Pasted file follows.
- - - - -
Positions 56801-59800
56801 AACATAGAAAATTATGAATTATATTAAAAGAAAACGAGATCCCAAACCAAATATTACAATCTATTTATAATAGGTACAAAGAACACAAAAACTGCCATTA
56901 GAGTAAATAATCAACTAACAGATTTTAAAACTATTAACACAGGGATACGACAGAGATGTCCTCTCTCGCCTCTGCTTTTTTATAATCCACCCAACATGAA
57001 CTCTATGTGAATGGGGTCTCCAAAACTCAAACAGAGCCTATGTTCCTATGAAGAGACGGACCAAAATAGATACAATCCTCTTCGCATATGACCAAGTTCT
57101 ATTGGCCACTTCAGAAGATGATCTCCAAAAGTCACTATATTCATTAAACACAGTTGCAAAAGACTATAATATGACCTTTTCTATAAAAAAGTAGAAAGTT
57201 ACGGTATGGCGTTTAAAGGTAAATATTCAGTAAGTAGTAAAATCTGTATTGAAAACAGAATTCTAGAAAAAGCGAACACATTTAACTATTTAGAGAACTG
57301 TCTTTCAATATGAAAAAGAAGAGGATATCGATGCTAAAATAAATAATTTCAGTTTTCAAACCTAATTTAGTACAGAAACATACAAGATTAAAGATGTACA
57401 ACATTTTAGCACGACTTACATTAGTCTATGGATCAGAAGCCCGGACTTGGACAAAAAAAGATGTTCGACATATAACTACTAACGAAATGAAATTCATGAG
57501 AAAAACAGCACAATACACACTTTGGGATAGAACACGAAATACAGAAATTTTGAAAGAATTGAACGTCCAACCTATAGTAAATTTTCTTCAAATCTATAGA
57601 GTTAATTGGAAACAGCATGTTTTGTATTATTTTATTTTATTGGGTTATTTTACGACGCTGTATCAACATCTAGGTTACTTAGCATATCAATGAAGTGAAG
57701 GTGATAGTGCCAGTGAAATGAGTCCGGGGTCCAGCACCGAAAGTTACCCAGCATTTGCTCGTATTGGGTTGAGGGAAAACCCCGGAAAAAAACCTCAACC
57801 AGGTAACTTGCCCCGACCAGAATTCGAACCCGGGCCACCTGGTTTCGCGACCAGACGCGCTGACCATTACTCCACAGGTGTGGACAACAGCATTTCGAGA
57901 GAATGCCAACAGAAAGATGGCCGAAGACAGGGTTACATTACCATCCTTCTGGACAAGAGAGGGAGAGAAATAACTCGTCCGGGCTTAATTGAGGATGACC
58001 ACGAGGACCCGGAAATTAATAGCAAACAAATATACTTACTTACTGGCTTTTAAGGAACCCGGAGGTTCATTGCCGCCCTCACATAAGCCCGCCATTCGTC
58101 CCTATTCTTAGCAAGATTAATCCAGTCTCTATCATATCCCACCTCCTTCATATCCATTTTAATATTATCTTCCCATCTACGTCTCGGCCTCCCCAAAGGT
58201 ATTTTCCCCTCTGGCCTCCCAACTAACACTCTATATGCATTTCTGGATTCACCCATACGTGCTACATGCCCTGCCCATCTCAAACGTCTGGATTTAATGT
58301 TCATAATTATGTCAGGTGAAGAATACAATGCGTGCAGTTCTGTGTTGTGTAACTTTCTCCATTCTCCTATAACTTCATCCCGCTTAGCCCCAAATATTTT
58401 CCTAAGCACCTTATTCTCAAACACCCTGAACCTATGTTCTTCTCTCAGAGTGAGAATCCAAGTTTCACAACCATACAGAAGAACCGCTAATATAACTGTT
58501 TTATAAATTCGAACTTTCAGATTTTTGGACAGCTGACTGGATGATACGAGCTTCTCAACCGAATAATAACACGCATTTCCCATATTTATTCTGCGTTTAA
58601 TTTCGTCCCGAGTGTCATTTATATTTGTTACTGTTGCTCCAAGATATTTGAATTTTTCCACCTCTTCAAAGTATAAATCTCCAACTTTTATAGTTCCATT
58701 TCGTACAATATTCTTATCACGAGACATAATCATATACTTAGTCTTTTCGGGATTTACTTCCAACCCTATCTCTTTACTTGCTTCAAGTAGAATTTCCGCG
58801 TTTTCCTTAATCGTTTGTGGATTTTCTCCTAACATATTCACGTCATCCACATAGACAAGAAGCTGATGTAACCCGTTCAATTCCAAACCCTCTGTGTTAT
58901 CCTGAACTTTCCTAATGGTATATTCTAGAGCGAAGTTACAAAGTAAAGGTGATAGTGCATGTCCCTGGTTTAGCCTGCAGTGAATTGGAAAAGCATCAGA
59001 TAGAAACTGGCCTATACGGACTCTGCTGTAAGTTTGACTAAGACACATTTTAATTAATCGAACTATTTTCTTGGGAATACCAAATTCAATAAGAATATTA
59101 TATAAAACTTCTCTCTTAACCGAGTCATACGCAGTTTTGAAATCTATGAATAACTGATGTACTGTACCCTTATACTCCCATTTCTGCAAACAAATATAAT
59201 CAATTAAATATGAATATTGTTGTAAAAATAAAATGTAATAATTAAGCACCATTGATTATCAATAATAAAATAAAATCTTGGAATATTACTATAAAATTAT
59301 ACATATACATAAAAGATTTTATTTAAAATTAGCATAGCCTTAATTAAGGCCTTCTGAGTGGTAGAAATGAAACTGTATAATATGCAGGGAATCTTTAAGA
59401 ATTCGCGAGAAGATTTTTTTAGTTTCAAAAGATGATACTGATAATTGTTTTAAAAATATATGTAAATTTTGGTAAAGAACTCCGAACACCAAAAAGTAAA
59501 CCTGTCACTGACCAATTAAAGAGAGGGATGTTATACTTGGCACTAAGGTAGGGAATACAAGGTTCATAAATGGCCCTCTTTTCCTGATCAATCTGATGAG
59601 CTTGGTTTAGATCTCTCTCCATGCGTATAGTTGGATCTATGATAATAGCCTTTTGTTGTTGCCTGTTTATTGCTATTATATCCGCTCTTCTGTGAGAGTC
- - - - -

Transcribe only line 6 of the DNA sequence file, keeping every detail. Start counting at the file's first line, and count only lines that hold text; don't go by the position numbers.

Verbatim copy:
57201 ACGGTATGGCGTTTAAAGGTAAATATTCAGTAAGTAGTAAAATCTGTATTGAAAACAGAATTCTAGAAAAAGCGAACACATTTAACTATTTAGAGAACTG